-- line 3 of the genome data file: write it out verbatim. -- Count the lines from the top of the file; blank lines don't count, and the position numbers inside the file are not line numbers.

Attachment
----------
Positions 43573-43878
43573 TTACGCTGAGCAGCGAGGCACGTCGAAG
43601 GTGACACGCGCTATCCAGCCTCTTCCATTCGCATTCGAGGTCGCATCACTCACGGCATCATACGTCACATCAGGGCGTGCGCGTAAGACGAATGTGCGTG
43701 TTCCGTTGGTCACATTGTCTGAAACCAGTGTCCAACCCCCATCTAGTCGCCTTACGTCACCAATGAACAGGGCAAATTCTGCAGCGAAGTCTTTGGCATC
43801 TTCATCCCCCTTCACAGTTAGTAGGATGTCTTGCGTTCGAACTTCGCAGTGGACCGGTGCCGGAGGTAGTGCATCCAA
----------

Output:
43601 GTGACACGCGCTATCCAGCCTCTTCCATTCGCATTCGAGGTCGCATCACTCACGGCATCATACGTCACATCAGGGCGTGCGCGTAAGACGAATGTGCGTG